Daily Archives: Tuesday, April 14, 2015

Journal of Refugee Studies Table of Contents for March 1, 2015; Vol. 28, No. 1

Oxford Journals have published the latest table of contents alert for the Journal of Refugee Studies.  Further details on the articles available in
Vol. 28, No. 1, March 2015, are detailed as follows:

Articles

‘He’s a Cracking Wee Geezer from Pakistan’: Lay Accounts of Refugee Integration Failure and Success in Scotland
Steve Kirkwood, Andy McKinlay, and Chris McVittie
Journal of Refugee Studies 2015 28: 1-20
[Abstract]

Control and Biopower in Contemporary Humanitarian Aid: The Case of Supplementary Feeding
Tom Scott-Smith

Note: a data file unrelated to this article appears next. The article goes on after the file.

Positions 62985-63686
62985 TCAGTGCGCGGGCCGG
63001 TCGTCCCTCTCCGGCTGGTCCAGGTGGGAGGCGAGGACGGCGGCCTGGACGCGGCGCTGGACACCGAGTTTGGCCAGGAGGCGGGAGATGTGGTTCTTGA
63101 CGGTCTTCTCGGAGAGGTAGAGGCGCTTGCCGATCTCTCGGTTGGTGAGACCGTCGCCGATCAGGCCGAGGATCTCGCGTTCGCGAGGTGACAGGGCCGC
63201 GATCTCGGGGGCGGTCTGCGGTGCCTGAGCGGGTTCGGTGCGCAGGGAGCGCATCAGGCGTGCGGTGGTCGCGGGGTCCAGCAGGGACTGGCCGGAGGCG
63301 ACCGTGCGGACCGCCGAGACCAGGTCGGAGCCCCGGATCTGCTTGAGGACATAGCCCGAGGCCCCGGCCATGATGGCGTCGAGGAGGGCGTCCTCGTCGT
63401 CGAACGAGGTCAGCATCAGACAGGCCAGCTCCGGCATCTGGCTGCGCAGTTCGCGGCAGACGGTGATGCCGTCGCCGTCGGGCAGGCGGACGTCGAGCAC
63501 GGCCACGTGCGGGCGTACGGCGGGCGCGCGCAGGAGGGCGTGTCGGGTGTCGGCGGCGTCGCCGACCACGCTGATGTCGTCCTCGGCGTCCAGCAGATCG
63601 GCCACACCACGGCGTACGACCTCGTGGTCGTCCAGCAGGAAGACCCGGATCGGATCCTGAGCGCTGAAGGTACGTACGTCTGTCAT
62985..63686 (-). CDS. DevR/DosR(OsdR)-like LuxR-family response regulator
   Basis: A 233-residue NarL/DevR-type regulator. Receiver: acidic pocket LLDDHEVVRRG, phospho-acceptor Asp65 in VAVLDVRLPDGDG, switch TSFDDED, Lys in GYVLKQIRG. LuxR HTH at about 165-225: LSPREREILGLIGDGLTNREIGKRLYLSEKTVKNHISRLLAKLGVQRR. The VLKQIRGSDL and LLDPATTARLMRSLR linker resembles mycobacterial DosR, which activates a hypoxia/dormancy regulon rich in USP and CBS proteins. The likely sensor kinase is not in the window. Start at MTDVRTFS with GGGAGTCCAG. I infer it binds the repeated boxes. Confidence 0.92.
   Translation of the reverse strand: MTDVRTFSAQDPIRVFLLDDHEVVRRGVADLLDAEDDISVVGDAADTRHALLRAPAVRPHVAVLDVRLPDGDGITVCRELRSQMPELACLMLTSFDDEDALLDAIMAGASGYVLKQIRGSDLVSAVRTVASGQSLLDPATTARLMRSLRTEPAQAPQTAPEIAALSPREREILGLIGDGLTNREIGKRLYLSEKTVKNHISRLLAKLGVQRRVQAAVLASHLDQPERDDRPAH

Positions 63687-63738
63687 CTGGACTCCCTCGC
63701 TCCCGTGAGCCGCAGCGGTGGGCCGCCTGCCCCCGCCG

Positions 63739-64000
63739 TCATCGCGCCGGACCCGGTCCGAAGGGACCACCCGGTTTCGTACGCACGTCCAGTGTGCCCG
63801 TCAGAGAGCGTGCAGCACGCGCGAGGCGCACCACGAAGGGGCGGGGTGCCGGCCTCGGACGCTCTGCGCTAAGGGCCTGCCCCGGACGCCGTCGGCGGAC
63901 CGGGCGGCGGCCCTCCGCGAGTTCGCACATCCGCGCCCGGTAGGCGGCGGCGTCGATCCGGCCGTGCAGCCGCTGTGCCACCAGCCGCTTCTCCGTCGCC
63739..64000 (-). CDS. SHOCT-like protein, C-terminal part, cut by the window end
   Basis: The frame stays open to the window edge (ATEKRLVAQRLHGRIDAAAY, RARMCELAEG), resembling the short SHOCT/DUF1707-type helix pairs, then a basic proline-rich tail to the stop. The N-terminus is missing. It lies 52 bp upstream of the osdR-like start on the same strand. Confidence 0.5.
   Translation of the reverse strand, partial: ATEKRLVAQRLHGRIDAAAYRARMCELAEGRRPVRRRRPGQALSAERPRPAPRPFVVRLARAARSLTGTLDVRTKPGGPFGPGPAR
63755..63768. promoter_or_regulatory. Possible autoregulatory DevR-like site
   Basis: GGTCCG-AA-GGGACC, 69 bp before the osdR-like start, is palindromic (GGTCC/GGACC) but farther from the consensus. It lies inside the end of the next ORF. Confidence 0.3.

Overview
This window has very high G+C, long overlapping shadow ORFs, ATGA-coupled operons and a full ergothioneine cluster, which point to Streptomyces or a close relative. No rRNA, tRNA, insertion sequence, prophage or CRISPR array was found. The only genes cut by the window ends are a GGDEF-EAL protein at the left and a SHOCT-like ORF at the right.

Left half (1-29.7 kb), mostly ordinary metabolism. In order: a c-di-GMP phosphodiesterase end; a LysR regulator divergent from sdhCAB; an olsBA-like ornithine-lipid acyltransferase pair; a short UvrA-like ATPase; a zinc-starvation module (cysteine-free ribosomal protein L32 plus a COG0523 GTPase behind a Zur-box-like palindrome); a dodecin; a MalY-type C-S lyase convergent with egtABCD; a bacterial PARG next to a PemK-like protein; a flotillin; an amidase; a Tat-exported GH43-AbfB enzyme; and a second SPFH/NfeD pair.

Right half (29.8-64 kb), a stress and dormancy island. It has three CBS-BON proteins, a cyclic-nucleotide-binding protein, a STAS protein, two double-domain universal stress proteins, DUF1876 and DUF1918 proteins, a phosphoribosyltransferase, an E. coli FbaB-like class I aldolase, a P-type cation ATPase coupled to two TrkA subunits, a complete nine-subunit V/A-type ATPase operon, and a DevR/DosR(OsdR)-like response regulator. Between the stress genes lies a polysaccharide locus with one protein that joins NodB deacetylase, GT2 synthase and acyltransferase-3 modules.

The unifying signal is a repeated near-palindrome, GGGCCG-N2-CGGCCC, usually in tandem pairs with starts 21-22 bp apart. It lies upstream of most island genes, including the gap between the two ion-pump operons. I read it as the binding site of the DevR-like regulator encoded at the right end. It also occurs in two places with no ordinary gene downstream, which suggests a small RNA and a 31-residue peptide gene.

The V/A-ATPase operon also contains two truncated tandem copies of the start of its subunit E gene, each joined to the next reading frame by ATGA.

Journal of Refugee Studies 2015 28: 21-37
[Abstract]

To ‘Promote, Protect and Ensure’: Overcoming Obstacles to Identifying Disability in Forced Migration
Laura Smith-Khan, Mary Crock, Ben Saul, and Ron McCallum
Journal of Refugee Studies 2015 28: 38-68
[Abstract]

Narrative and Silence: How Former Refugees Talk about Loss and Past Trauma
Teresa Puvimanasinghe, Linley A. Denson, Martha Augoustinos, and Daya Somasundaram
Journal of Refugee Studies 2015 28: 69-92
[Abstract]

The British–Jewish Roots of Non-Refoulement and its True Meaning for the Drafters of the 1951 Refugee Convention
Gilad Ben-Nun
Journal of Refugee Studies 2015 28: 93-117
[Abstract]

Review Article

Closing Legal Black Holes: The Role of Extraterritorial Jurisdiction in Refugee Rights Protection
Tom De Boer
Journal of Refugee Studies 2015 28: 118-134
[Abstract] [Full Text] [PDF] [Request Permissions]

Book Reviews

The Rise and Decline of a Global Security Actor: UNHCR, Refugee Protection and Security. By Anne Hammerstad